Sam Burns shot a final round 68 to seal a three-shot victory at the Valspar Championship, his first career PGA Tour title. To say Burns had been knocking on the door is an understatement: this is the ninth time Burns has led or co-led following a round on the PGA Tour this season, the most of any player. Burns, age 24, is the second-youngest winner in this tournament’s history behind only Jordan Spiethin 2015 (age 21).
Burns’ score of 17-under is the lowest by any player in this tournament since Vijay Singh won it at 18-under-par in 2004. The former LSU star putted brilliantly in his victory: one year after Paul Casey won despite ranking 43rd in the field in strokes gained putting, Burns ranked third in the field in his win. Burns totaled 9.10 strokes gained putting for the week, the most by a winner at the Copperhead Course since Luke Donald gained 10.32 in his win nine years ago.
Speaking of Casey, he finished tied for 21st in his effort to become the first player to ‘three-peat’ in a PGA Tour event since Steve Stricker at the John Deere Classic ten years ago. There are eight instances in the last forty years of a player winning the same PGA Tour event three consecutive seasons – six of those belong to Tiger Woods.
Keegan Bradley contended late into Sunday, but a back nine 38 in the final round left him in second place. Bradley fought his putter down the stretch, losing more than a stroke-and-a-half on the greens over the final nine holes. Over the last three seasons, Bradley has had 105 PGA Tour rounds where he lost strokes to the field putting. His combined score to par in those rounds is +78. In the 69 rounds in that span where he gained strokes on the field putting, he’s 168-under-par, a 244-stroke differential.
Cameron Tringale finished tied for third, the seventh time in his PGA Tour career he has finished in the top-three. In 299 official career starts on the Tour – an admirable total in itself – Tringale is yet to claim a victory. His $407,100 payday pushed him into dubious territory: at $13.7 million in official earnings, he has the most winnings in PGA Tour history by a player to never win.
Hyo Joo Kim shot a brilliant final round 64 to win the HSBC Women’s World Championship, her fourth career LPGA title and first in nearly four-and-a-half years. Kim made eight birdies, no bogeys, missed only one fairway and only two greens in regulation in her final round. This was just Kim’s fourth LPGA start since the end of 2019 – she led the Korean LPGA in official earnings in 2020.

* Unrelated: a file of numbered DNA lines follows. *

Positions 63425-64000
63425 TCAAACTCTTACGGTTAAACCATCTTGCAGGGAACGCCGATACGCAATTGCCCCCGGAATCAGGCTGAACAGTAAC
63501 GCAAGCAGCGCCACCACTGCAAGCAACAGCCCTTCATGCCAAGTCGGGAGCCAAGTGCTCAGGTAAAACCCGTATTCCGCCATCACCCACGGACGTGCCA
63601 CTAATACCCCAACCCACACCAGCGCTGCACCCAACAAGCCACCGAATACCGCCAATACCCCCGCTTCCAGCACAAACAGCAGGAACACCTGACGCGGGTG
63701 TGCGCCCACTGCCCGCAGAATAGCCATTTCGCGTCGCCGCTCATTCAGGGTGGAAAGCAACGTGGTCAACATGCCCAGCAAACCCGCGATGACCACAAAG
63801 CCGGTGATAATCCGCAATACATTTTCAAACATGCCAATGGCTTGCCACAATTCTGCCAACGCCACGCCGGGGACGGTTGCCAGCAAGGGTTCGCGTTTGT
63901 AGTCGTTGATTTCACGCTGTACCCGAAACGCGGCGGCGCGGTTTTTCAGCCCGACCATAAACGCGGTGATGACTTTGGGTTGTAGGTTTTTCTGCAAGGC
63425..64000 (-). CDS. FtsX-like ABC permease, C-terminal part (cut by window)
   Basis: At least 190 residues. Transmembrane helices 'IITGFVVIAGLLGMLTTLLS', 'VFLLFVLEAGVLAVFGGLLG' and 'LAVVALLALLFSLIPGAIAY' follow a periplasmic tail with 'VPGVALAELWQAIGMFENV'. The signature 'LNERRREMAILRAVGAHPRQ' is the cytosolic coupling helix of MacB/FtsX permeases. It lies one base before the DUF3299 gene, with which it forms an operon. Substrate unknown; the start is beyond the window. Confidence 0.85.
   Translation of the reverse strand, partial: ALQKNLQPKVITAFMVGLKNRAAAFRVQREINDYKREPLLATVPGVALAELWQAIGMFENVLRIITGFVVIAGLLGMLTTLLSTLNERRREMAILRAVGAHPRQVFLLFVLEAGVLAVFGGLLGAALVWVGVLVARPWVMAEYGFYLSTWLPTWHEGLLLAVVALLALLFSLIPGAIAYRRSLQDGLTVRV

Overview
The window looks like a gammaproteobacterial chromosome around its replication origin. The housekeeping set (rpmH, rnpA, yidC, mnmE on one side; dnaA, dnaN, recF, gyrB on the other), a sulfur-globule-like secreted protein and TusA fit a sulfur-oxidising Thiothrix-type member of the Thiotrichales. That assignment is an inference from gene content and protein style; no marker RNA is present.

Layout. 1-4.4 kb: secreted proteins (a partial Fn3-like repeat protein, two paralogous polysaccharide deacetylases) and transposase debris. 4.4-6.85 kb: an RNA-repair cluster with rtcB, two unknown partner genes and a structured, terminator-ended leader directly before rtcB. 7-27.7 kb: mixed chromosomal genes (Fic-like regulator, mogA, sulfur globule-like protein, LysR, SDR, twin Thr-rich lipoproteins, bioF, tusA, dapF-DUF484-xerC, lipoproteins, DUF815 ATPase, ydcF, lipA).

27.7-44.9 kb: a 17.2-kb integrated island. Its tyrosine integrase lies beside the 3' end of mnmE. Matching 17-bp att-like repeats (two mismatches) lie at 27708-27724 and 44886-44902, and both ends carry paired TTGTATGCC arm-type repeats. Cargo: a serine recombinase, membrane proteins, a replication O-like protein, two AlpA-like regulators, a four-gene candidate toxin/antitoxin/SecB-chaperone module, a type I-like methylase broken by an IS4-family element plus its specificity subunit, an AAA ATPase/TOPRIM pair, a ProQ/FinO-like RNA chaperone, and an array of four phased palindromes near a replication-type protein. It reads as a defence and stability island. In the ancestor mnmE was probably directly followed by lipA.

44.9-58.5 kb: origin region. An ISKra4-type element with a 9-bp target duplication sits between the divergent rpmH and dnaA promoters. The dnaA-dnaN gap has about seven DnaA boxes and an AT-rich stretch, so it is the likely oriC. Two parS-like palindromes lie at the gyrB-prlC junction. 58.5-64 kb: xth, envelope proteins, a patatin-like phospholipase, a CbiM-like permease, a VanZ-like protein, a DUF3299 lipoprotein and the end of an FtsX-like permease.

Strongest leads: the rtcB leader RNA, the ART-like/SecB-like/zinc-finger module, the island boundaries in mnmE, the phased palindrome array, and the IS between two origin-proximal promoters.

The LPGA will remain in Asia next week, moving on to the Honda LPGA Thailand, where Amy Yang has won three times since 2015. The LPGA record for most wins in a single event is five – done on five occasions. The last instance was Se Ri Pak at the Jamie Farr Owens Corning Classic, when she picked up her fifth trophy there in 2007.
PGA Tour Champions rookie Mike Weir shot a closing 68 to get his first victory on that tour at the Insperity Invitational in Texas. It is the first official win of any kind for the affable Weir in more than a decade – his previous victory came at the 2007 Fry’s Electronics Open in Napa, California. To put in perspective how long that has been, Fry’s Electronics has since closed all of its stores.
One week after Garrick Higgo recorded the lowest 72-hole total score in European Tour history, Dean Burmester made a run of his own at it, shooting 25-under to win the European Tour’s Tenerife Open. The five stroke margin of victory is the largest in a European Tour event this season, and the biggest on European soil in an E.T. event since Andy Sullivan won the English Championship by seven strokes last summer.
The PGA Tour shifts to Quail Hollow Club in North Carolina next week for the Wells Fargo Championship. Will this be the week Rory McIlroy breaks out of his victory slump? Since 2010, there are 169 players with 10 or more rounds played in this event, on this golf course. McIlroy leads that group in scoring average (69.5), strokes gained tee-to-green (2.62), strokes gained total (2.76) and birdie average (5.24).